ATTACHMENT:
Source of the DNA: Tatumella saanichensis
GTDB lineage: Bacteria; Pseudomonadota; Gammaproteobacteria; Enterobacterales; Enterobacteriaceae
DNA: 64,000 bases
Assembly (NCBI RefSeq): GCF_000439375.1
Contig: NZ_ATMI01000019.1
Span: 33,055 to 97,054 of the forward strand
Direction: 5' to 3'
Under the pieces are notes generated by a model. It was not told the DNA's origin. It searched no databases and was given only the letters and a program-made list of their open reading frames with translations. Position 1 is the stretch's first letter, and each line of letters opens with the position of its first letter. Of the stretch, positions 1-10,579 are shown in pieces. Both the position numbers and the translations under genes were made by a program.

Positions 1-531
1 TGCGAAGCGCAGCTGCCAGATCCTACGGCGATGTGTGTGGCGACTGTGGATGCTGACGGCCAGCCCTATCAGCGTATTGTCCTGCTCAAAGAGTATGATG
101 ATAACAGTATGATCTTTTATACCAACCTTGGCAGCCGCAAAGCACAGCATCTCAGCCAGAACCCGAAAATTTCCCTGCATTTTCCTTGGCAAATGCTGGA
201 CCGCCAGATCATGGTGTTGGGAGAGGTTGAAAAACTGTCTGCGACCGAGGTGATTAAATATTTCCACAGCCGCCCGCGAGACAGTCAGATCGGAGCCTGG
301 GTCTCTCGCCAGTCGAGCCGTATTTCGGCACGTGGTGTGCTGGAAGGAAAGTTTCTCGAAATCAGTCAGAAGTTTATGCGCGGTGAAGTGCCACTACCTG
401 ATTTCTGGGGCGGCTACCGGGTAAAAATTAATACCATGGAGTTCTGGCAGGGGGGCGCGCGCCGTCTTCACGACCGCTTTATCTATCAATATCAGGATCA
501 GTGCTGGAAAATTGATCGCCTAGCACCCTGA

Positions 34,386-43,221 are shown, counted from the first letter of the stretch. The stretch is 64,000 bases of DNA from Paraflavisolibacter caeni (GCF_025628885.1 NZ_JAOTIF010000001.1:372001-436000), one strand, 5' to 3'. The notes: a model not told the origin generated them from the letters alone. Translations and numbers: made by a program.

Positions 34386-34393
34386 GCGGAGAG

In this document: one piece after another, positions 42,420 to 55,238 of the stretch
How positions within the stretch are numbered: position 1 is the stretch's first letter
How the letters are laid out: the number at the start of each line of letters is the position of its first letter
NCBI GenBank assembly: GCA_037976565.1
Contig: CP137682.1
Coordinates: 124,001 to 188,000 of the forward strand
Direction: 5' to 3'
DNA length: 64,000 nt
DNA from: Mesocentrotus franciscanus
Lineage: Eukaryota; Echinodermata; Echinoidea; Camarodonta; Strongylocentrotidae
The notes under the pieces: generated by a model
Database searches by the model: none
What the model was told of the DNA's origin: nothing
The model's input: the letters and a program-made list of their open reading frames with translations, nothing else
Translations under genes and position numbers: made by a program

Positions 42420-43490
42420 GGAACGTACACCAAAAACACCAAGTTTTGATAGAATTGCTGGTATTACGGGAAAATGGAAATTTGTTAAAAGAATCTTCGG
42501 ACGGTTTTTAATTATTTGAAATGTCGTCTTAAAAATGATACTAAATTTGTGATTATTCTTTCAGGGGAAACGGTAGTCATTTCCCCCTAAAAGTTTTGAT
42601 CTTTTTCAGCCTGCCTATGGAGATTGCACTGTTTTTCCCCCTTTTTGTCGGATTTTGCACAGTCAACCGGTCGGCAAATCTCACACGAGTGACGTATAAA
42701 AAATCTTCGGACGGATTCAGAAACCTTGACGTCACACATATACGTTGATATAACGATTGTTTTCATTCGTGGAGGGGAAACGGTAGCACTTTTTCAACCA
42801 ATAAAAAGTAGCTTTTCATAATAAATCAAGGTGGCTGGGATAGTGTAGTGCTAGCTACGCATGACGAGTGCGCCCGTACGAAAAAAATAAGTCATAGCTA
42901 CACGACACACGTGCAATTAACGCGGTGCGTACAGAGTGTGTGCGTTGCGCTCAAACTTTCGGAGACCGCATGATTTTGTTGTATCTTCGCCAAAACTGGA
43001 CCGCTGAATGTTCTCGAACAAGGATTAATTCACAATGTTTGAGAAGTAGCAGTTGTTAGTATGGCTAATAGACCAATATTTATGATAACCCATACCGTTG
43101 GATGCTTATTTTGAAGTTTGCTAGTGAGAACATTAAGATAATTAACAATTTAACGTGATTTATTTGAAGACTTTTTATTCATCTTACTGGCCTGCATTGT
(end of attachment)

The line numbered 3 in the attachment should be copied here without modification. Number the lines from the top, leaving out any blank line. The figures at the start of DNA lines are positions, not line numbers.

DNA: 64,000 bases